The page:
On the other side of the spectrum are pass interference penalties incurred by corners with safety help over the top. If the receiver has a step on the corner, but a safety is there to assist, there is no reason for the corner to interfere. Unfortunately, two of IU’s four PI’s came in that situation. In both cases, the corner (Michael Hunter in one instance, Kenny Mullen in the other) had decent but not ideal position and used an arm to impede the receiver’s progress, despite the fact that Antonio Allen was providing safety help and was in good position to lower the boom on the receiver if the ball got there. In that case, the better play is to make the receiver bring the ball down in double coverage. Interfering only bails out the quarterback and the receiver.
The second-most frustrating type of PI is when a corner is running with the receiver and is in good position, but simply fails to use the proper technique to break up the pass. Usually, this means the corner (a) never turned to look for the ball or (b) turns his shoulder closest to the receiver to locate the ball, making contact with the receiver in the process. Rashard Fant committed type (a) in the 3rd quarter; Michael Hunter committed type (b) on BG’s last drive. On Monday, Knorr talked about cleaning up technique in order to avoid penalties. Avoiding these types of pass interference penalties will be evidence of improvement.
No one expected the defense to be fixed in one offseason, but the first 3 halves under Brian Knorr provided a glimmer of hope. The relapse that was the second half against Bowling Green doesn’t mean this group can’t continue to improve. We just shouldn’t expect it to be a linear process.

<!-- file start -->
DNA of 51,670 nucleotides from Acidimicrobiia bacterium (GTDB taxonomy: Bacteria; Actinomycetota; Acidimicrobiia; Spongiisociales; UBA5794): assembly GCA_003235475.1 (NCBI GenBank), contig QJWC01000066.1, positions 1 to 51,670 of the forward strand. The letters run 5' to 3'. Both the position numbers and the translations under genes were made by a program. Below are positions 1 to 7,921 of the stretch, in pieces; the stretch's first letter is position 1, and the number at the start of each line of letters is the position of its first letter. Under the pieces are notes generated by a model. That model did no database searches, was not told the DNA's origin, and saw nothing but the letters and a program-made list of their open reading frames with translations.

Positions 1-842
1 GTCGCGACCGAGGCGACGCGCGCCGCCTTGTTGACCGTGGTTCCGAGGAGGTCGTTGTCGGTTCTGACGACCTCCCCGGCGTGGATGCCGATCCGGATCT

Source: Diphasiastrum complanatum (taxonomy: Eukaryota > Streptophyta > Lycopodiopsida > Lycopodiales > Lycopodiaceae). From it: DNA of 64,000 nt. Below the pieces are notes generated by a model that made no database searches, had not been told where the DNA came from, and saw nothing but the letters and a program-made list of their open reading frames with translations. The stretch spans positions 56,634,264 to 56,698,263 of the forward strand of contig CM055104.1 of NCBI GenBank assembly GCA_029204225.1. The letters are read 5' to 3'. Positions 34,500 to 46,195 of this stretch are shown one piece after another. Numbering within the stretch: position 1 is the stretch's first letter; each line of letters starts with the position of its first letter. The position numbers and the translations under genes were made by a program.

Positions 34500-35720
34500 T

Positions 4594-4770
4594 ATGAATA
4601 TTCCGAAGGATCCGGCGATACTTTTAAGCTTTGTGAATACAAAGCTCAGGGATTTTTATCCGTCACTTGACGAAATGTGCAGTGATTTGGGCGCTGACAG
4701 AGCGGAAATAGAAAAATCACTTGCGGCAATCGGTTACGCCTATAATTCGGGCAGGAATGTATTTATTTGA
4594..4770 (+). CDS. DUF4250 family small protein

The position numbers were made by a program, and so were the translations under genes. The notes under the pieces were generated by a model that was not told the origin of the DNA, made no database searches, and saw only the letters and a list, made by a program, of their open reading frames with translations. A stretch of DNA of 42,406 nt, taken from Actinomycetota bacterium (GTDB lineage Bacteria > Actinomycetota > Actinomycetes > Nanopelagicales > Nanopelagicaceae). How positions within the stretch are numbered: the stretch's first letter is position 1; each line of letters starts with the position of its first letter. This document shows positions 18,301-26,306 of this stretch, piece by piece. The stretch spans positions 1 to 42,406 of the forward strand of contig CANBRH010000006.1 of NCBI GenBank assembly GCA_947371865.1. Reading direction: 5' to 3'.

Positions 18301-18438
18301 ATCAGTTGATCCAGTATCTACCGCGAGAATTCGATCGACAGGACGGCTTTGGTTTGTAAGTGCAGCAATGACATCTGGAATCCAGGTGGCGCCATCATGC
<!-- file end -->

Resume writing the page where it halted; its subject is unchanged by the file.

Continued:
Let’s end on a positive note:
- Flo Hardin was everywhere for the first 30 minutes. He knocked down a pass, exploded BG’s tight end on a 4th and 1 and forced a fumble (along with Marcus Oliver). He also had two well-timed blitzes that stopped two Travis Greene runs for little or no gain.[ref]I’m not sure what happened to him in the second half, but I know I stopped noticing him on film.[/ref]
- True freshman Tegray Scales did his best Flo Hardin impression in the second half. He used his speed to knife in and blow up an outside zone run. He made a key tackle on a 3rd down in the 4th quarter. While he struggles a little bit with taking on and shedding blocks – some time in the weight room should help with that – his speed, athleticism and playmaking ability is a huge addition to the defense.
- Speaking of playmaking ability, Nick Mangieri is the unquestioned leader of the defense in that regard. For a guy who still lines up with his hand on the ground some of the time, his drop into coverage that led to the interception was a thing of beauty. I’m not sure if it was fatigue or a minor injury, but he didn’t seem to be as effective late in the game, and the overall performance of the defense suffered accordingly.